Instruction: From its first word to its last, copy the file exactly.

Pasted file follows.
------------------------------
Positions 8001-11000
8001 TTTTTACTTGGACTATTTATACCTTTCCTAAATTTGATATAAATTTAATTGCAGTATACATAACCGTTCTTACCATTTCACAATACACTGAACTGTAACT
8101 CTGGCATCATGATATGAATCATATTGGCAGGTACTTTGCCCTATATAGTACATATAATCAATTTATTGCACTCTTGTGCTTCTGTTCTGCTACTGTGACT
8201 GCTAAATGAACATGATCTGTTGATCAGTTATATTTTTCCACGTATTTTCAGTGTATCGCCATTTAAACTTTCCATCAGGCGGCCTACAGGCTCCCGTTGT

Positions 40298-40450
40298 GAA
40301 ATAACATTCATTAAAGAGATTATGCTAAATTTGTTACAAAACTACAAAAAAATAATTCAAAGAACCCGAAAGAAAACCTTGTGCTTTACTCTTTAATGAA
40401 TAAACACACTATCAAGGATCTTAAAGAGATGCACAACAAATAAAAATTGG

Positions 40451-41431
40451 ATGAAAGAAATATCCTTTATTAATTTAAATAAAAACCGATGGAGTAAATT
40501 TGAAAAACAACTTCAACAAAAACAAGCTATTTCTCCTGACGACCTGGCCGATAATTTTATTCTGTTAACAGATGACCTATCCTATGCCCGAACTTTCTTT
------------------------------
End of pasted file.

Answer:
Positions 8001-11000
8001 TTTTTACTTGGACTATTTATACCTTTCCTAAATTTGATATAAATTTAATTGCAGTATACATAACCGTTCTTACCATTTCACAATACACTGAACTGTAACT
8101 CTGGCATCATGATATGAATCATATTGGCAGGTACTTTGCCCTATATAGTACATATAATCAATTTATTGCACTCTTGTGCTTCTGTTCTGCTACTGTGACT
8201 GCTAAATGAACATGATCTGTTGATCAGTTATATTTTTCCACGTATTTTCAGTGTATCGCCATTTAAACTTTCCATCAGGCGGCCTACAGGCTCCCGTTGT

Positions 40298-40450
40298 GAA
40301 ATAACATTCATTAAAGAGATTATGCTAAATTTGTTACAAAACTACAAAAAAATAATTCAAAGAACCCGAAAGAAAACCTTGTGCTTTACTCTTTAATGAA
40401 TAAACACACTATCAAGGATCTTAAAGAGATGCACAACAAATAAAAATTGG

Positions 40451-41431
40451 ATGAAAGAAATATCCTTTATTAATTTAAATAAAAACCGATGGAGTAAATT
40501 TGAAAAACAACTTCAACAAAAACAAGCTATTTCTCCTGACGACCTGGCCGATAATTTTATTCTGTTAACAGATGACCTATCCTATGCCCGAACTTTCTTT